these texts are an archive of my life in the San Francisco Bay Area from march 2007 - march 2015. it stands as a record of close to a decade of my life, charting the struggles i faced as an artist, daughter, and lover. messy and chaotic at times, eloquent and poetic at others, these texts are an index i am proud of. it was here in this electric box that i learned how to be honest about my experiences and the person i needed to become. it was here that i first learned the truism that words make the world and how to trust such a beautiful, rife, hard fact.

thank you for meeting me here in such tall grass.


my artist website is here.

Jul 9, 2011

The Runaway Game:

I would go around and around my little bedroom that I shared with my sister and I would pick out the things that could not be left behind. I had a cardboard suitcase with tiny flowers printed all over it. I would open it up in the middle of the room and fold my underwear and socks in to it. My Bible for Children lay beneath the small, white garments. I packed my favorite stuffed animal and a coloring book and a box of used up crayons. Back and forth, back and forth, picking up every item in my little room, weighing the consequences of leaving each thing behind: Would this doll’s feelings be hurt? Would this teddy bear survive without me? Who would love them for me when I was gone?

Sorrowful. Round and round. Each horrible choice. But the suitcase needed to be ready. This game could go on for hours.

9 comments:

Jenny Sawle said...

This is sad, but I know this game very well.
Jenny

angela simione said...

it never occured to me that another child would've come up with this game too.

that makes me sad.

<3

Hannah Stephenson said...

My sister and I used to plan what we would do if a burglar came into our house, or if it caught on fire. Our biggest preoccupation was how we would get each of our pets out safely (we had lots of them). We'd have long, hypothetical discussions about this. We usually settled on loading our cats up in a comforter, and lowering it out the window, slowly (in case of fire). Our plan for the robber was really weird--we would put all our toys into the bathtub, and launch a plastic attack from the bathroom....

So strange. I haven't thought of this in years.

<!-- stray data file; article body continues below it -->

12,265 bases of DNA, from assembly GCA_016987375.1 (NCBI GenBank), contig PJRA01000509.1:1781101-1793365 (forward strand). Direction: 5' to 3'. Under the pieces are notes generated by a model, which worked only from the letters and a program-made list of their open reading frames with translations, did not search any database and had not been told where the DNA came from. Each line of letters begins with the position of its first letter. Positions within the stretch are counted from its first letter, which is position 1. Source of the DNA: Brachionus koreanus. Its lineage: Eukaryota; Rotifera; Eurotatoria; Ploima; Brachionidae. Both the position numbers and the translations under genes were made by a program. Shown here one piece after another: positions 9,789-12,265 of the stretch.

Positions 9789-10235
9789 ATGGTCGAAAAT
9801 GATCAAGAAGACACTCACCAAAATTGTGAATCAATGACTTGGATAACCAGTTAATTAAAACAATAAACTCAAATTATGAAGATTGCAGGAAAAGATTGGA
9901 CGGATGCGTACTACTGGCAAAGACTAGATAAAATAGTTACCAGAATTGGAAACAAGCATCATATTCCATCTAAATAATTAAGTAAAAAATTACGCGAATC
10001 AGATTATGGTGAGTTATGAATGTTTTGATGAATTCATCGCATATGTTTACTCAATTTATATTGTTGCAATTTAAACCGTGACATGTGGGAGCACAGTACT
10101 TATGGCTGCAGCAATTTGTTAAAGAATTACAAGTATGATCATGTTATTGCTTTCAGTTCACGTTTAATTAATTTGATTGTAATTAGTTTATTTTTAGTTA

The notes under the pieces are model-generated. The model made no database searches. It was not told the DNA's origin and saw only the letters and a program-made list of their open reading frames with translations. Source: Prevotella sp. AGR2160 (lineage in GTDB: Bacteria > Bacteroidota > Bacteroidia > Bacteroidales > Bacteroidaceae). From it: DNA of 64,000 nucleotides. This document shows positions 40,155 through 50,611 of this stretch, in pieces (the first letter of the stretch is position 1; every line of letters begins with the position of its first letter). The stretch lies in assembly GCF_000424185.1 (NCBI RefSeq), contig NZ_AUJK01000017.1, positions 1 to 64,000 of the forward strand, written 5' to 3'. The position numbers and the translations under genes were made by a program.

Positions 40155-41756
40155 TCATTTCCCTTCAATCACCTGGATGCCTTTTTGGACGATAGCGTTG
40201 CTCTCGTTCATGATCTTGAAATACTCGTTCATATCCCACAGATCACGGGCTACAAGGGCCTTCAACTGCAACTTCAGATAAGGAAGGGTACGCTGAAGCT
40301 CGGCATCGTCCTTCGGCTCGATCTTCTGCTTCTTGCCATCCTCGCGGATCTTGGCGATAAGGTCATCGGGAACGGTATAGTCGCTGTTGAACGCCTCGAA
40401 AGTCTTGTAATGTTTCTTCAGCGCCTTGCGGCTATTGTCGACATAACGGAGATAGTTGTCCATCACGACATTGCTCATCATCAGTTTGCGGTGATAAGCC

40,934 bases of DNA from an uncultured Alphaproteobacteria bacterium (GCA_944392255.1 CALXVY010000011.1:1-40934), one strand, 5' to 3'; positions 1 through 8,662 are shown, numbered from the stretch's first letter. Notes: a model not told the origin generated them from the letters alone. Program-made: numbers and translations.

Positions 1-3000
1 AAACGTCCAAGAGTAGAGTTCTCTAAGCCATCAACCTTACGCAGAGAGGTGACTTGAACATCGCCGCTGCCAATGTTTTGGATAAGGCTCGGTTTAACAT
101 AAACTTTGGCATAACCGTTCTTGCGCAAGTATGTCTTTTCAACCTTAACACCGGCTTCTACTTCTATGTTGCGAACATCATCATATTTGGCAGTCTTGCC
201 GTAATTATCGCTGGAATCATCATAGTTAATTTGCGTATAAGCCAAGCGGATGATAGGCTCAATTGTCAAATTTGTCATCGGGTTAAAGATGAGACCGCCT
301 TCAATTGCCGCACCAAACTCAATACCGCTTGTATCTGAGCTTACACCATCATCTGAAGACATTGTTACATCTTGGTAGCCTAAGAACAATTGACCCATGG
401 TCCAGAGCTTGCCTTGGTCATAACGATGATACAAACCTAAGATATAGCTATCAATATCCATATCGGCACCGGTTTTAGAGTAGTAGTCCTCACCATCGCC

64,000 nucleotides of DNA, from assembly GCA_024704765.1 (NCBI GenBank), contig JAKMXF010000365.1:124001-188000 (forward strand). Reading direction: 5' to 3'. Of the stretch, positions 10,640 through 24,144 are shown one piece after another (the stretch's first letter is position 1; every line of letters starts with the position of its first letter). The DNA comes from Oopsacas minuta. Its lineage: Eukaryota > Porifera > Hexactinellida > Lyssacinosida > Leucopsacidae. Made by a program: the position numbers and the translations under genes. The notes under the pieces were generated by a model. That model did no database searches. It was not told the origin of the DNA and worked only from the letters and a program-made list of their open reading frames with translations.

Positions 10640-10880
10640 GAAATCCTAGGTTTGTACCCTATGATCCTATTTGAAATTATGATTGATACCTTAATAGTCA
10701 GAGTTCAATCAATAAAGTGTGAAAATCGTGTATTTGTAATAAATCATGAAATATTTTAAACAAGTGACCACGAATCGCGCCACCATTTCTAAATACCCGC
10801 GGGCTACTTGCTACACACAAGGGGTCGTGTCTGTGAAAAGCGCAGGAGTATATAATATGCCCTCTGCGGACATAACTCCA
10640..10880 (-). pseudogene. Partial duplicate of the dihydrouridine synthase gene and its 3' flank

Radish King said...

Yes. I had my little cardboard suitcase packed under my bed. When my mother threw me out I was not allowed back in the house to get it. Some clothes and my violin some sheet music a few books and my Raggedy Anne doll were all on the front lawn. Goodbye forever.
xo


ps. Word verification goosebump edition: UNTRAP

angela simione said...

hannah, so strange isn't it to think of it now... the game children play. and sisters can come up with some very weird games, indeed. my sister and i used to have long conversations about what type of (and to what extent) of deformity we could tolerate from a man. ex: he could be missing an ear but not any fingers. ha! the runaway game was one i'd play alone though. no one even knew of the game. until now, i suppose.

angela simione said...

rebecca, yes... that makes my heart hurt. by the time i actually ran away from home i was much older. it was no longer a cardboard suitcase i kept ready but my ratty school backpack. a few tapes of favorite bands, my diary, torn jeans, and a few pairs of socks.

i have a one-armed raggedy andy.

angela simione said...

ps: untrap. that is absolutely perfect. :)

Jaye Ramsey Sutter said...

I "played" it but I wasn't playing. I did it when I was four. I packed and went door to door in the apartment complex asking each neighbor if they wanted a little girl. None of them did. To this day when I get the mean reds as Capote called them, I run. Or drive away.

I am sorry you had this experience. Hours of it? How very very sad.

I found you via Radish King. Love your work.

angela simione said...

jane, thank you! i'm so glad you like the work! rebecca's blog is such a treasure. i'm honored to be on her blogroll. thanks for visiting me here.

i too am sorry you "played" this game. we learn too early what loniless and desperation are. desperate for safety, some type of security and sense of belonging. and to this day i have to fight the overwhelming urge to run when things get rough.